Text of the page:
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Rates Of Smoking Are Down, But Still High In The Military

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Jonah Bennett Contributor
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Smoking is down in the United States according to the most recent 2015 data provided by the Centers for Disease Control and Prevention, but smoking appears to still be a major problem in the military.

Among the general population, the rate of smoking is down to 15 percent, but not so in the military, which stands at an overall rate of 24 percent, even when controlling for education and income. This has prompted concern from military officials because of the clear and negative impact of smoking on health and performance, though the number is down from over 50 percent in 1980.

The Institute of Medicine has argued that “military personnel who smoke have reduced physical-performance capacity, lower visual acuity and poorer night vision than nonsmokers. Smoking is associated with hearing loss and increased risks of motor-vehicle collisions, physical injury and hospitalization.”

As of 2011, 49 percent of servicemembers reported using a nicotine product within the past year. Depending on the service, that number can jump even higher. In the Marine Corps, the rate of smoking is at 30.8 percent, which is twice the rate of the Air Force. The Army comes in second place at 26.7 percent. Some have speculated the reason for the lower smoking rate in the Air Force is the service’s recent move to expand the number of smoke-free areas.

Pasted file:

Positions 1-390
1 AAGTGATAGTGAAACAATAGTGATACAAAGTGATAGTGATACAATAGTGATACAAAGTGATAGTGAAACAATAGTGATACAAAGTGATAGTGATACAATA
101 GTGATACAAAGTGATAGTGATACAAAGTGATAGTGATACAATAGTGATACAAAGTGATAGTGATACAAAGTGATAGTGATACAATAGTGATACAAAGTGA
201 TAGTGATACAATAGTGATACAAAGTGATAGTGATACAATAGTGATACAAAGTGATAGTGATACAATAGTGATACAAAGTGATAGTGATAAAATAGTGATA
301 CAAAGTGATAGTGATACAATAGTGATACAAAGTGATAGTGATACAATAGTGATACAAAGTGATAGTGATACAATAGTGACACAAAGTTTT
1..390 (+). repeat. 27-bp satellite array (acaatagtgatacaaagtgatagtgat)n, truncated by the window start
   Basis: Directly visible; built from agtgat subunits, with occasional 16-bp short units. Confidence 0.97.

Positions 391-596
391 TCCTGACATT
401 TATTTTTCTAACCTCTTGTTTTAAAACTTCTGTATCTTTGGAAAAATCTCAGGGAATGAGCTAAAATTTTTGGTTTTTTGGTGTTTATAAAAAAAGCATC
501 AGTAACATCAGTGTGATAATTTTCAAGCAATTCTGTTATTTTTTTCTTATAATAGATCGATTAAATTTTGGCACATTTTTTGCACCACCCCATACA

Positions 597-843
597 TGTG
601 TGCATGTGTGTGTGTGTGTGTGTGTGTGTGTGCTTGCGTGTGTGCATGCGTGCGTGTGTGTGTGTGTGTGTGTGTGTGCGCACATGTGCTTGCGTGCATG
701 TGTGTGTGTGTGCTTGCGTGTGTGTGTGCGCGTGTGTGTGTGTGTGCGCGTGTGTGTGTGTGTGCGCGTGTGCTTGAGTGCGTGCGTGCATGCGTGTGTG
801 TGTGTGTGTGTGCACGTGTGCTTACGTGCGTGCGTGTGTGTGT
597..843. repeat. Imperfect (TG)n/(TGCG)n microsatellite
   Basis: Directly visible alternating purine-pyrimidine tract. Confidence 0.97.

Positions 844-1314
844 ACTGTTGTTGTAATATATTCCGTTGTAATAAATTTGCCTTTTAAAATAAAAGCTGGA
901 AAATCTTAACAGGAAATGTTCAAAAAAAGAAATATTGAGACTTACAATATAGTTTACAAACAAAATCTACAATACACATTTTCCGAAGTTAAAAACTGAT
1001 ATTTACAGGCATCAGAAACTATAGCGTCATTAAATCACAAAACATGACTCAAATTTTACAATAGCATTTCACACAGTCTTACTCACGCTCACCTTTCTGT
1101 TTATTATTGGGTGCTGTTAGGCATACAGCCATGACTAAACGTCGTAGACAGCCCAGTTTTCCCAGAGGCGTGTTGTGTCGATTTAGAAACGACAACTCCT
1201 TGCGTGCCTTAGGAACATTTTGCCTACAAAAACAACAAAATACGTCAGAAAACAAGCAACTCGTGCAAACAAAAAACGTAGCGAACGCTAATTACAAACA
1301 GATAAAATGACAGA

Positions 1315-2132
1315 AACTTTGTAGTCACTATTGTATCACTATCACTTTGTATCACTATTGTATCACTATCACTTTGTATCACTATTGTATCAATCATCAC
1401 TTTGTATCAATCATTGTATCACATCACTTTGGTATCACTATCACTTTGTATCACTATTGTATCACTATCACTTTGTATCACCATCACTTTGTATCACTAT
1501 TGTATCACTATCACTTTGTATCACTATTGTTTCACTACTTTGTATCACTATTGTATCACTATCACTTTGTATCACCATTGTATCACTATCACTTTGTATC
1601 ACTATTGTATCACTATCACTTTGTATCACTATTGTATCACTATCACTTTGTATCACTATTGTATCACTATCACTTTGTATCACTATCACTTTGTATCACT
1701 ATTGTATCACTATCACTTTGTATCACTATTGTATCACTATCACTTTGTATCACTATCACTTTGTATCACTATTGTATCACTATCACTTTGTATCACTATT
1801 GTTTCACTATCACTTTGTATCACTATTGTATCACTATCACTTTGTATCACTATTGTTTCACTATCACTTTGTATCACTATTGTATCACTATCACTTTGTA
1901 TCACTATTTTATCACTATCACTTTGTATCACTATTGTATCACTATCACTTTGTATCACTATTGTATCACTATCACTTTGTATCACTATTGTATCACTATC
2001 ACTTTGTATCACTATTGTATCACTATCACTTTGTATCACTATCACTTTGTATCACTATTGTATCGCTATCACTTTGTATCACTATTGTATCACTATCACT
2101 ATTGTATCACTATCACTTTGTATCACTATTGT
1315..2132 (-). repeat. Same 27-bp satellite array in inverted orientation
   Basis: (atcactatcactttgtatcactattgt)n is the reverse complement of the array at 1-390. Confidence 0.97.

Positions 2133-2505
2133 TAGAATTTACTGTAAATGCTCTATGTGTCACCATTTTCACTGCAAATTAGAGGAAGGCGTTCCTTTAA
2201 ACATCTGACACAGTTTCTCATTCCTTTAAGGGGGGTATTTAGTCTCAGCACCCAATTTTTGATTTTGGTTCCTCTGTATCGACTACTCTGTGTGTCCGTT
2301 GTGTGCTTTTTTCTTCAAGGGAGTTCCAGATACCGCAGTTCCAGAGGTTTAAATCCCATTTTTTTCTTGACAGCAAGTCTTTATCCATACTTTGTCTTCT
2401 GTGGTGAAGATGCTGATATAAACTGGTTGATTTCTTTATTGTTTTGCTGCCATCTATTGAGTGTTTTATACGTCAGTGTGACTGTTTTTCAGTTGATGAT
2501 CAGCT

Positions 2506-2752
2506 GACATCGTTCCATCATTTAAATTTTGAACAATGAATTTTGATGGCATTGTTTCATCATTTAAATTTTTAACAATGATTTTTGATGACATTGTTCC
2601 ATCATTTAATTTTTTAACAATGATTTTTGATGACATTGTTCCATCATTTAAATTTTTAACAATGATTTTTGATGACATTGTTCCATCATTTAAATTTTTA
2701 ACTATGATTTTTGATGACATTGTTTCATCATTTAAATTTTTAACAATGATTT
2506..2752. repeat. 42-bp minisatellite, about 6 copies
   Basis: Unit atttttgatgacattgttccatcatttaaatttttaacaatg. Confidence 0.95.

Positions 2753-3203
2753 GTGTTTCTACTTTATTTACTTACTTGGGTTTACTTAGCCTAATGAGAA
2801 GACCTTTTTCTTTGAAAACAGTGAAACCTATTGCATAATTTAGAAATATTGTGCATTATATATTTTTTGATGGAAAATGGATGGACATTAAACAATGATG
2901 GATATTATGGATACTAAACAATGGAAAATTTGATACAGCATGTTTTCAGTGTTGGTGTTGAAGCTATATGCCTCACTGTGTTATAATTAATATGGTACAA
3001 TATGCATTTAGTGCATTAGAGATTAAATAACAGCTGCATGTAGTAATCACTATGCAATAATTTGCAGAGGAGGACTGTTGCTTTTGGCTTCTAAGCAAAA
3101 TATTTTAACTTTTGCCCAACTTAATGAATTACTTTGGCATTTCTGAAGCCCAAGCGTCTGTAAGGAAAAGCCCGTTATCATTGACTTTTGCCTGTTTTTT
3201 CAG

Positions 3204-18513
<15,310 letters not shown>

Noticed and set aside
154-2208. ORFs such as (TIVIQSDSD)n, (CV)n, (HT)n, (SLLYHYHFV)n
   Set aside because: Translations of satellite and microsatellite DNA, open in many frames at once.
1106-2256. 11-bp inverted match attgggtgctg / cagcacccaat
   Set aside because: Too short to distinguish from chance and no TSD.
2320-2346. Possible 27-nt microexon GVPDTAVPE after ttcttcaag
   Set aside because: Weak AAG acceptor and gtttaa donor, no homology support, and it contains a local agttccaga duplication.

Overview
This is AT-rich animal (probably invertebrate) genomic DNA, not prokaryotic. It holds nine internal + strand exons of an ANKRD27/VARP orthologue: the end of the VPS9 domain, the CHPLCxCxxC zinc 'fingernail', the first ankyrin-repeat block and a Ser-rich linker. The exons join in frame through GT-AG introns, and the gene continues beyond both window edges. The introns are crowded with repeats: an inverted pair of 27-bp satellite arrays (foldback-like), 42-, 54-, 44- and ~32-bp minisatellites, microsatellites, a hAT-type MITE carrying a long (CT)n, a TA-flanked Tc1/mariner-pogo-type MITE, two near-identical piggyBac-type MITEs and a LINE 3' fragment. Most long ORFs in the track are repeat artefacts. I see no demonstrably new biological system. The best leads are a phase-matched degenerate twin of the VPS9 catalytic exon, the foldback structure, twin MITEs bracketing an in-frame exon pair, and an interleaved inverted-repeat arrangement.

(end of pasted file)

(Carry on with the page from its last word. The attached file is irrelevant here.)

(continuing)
Aside from service, there are also differences by rank. Senior officers only smoke at a tenth of the rate compared to junior personnel.

Tobacco comes with costs.

According to a letter sent to Navy secretary Ray Mabus in late 2014 by four Democratic senators, the Department of Defense loses approximately $1.9 billion a year to cover medical care linked to tobacco use, as well as lost productivity. These senators, Jack Reed and Dick Durbin among them, want to see the military ban tobacco sales.

“One in three members of the military today says they started after they enlisted. Why? Well, because we make it easy for them,” Durbin said at a June hearing, according to Politico.

Since tobacco purchases are sensitive to price fluctuations, legislators decided to eliminate cigarette subsidies in military retail outlets in the 2015 National Defense Authorization Act, another attempt to engineer outcomes without directly banning the product.

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